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Jack Devereux

Opaque Linseed Oil

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Hey folks- I'm just beginning to dip my toes into varnish making, and had a question about washing linseed oil. I bought a jug of Kremer's cold pressed stuff and put it in a big mason jar with some water as outlined in Mr Hargrave's bass article. The oil, which was a kind of golden/yellow and translucent in its own bottle now looks like orange juice and is totally opaque. Is this normal? I haven't siphoned off the first batch of water yet, and there's definitely some crud settling out. I got paranoid and thought maybe I had left a little dish soap residue in the jar when I washed it out, and that might have done something to the oil? Or it may just be that I need to run a couple more batches of water through it and let it clarify. Any thoughts are greatly appreciated!

Thanks,

Jack

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Yep this is pretty standard. Syphon off the orange stuff at the top into a clean bottle (I use a turkey baster) then leave the clean stuff in the sun for a couple of weeks. OR you could simply go to the art supply store and buy some refined linseed oil from Gamblin. Refined linseed oil is what's used in Gary Bease's Strad article on varnish making.

 

Roger, by the way doesn't promote the use of sand and salt noted in Tad Spurgeon's article noted above, Roger just uses water. 

 

The one thing not noted in the Bass book on the resin side is that you will need to cook your colophony up to 80 loss at around 125 to 150 degree C to get the kind of colour Roger does. Not an easy thing to do!

 

One of these days I'd like to do an addendum to the Bass book that summarizes some of these little details that got left out. 

 

Cheers

 

Chris

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Thanks for the info! This is just water, no sand. I've read about that but figured I'd try the simpler method first. Is that any more effective or faster? Will the Hargrave recipe work with art store refined oil?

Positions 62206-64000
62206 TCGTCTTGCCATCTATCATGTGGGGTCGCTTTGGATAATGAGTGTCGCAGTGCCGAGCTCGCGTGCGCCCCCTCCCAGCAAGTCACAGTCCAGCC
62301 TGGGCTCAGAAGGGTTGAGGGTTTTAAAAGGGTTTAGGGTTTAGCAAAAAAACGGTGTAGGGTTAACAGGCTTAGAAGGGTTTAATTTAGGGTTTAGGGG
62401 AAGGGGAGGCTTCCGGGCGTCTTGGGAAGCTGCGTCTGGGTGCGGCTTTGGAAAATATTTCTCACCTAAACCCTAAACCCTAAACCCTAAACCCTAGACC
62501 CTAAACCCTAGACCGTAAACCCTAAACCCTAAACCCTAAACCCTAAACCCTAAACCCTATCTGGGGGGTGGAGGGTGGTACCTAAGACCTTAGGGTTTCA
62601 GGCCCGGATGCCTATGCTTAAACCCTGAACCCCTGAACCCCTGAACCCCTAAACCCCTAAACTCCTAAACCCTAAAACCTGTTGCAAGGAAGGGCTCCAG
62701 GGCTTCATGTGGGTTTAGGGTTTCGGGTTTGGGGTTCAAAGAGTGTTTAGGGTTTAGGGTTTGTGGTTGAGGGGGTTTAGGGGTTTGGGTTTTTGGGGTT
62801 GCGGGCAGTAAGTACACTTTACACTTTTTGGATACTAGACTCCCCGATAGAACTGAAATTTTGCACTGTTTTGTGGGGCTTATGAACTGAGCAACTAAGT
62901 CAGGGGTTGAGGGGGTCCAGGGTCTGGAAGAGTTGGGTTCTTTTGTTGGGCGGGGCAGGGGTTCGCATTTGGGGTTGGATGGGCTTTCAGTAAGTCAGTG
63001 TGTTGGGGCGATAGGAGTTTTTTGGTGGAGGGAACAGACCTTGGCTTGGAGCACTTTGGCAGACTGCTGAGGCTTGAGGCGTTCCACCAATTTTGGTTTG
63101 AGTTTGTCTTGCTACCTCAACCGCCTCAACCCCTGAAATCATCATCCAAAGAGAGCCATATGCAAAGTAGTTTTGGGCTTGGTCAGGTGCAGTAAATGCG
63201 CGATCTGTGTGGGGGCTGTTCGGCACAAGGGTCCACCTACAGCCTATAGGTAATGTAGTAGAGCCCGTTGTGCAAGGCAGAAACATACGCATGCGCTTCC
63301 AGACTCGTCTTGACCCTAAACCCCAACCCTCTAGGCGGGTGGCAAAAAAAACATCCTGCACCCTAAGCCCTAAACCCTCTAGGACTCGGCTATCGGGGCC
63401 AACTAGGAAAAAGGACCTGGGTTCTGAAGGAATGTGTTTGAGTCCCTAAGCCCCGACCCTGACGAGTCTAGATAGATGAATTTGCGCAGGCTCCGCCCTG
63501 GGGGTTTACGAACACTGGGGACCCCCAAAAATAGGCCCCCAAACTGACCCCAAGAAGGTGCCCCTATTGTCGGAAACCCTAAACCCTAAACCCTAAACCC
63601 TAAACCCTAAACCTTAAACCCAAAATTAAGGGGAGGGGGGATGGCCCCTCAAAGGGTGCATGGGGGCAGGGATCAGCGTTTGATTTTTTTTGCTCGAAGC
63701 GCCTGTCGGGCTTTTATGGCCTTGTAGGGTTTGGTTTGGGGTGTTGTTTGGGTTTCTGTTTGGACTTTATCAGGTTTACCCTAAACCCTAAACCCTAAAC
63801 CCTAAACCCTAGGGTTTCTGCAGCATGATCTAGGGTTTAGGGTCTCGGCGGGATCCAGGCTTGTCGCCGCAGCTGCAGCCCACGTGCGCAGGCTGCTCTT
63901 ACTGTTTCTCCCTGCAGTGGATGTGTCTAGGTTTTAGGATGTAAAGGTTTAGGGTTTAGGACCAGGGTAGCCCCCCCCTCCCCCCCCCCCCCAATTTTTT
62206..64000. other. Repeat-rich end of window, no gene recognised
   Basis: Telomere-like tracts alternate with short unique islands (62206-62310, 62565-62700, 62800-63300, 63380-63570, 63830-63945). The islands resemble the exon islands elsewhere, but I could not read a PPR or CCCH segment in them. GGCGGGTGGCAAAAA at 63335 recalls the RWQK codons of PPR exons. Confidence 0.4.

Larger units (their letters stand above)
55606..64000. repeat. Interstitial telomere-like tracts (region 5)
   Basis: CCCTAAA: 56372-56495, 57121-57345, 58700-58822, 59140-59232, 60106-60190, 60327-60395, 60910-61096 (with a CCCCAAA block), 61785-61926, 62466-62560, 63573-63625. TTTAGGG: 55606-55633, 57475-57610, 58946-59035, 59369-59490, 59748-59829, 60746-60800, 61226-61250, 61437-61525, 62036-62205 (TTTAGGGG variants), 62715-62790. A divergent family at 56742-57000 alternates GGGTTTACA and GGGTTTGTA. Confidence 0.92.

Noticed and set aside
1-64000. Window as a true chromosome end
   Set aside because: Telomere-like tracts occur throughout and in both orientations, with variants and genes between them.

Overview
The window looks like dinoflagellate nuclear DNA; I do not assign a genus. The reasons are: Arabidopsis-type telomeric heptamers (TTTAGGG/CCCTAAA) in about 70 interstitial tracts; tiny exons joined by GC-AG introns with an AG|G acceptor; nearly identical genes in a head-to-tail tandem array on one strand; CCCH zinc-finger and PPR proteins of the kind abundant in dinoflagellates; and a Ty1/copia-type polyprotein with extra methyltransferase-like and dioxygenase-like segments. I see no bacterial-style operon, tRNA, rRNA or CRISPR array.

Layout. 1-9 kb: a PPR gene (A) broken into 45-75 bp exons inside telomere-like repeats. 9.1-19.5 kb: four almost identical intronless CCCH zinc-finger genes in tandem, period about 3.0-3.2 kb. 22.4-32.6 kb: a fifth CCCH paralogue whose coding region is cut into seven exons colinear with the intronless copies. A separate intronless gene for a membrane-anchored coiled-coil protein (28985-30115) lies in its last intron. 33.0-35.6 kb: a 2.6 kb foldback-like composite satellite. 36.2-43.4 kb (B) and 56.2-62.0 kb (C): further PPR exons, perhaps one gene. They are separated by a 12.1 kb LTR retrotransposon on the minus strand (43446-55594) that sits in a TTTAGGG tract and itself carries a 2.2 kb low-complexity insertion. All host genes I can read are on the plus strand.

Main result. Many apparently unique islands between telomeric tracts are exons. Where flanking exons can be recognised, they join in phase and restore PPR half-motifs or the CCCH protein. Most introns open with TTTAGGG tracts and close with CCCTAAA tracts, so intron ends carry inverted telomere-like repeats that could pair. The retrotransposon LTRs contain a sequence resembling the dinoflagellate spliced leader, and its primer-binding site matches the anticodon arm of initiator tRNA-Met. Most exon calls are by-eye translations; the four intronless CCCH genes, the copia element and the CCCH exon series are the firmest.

I bought colophony and mastic per the Hargrave recipe. I knew it was a fairly long cooking time, but good to have the temperature and a rough idea of how long it will take. I had been planning on calling Joe Thrift and picking his brain about it, his varnish is very similar to Roger's.

Anyway, just glad I didn't screw up forty bucks worth of oil.

Thanks!

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Jack

 

For the moment it's ok.
Follow Roger instruction and you surely you will arrive to good results as I did.
I washed several times and siphoned the water repeating the wash.
When I considered enough wash I settle in the window the jar and the oil clarified nicely.
I cooked the colophony about 100 hours. Beginning at 130 cº first and increasing at the point it made bubbles and not far from 180cº.
 
The varnish resulted very good but I would like more dark.
 
Regards
Tango

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Jack, it sounds like you bought Kremer's raw oil, so this means the temperature at which you cook just doesn't keep the rosin melted to react with air but also affecting the bonds in the oil converting them to gel and form a film. As you increase the temperature the rate at which the bonds in the oil change to drying oil type also increases. For example, at the temperature at which rosin melts, the reorganizing of the oil bonds to a true drying oil I'm guessing would take weeks, but at say 400oF it would take maybe a 12 hour cook. This is just to give you an idea of what is happening when you a cooking the mixture.

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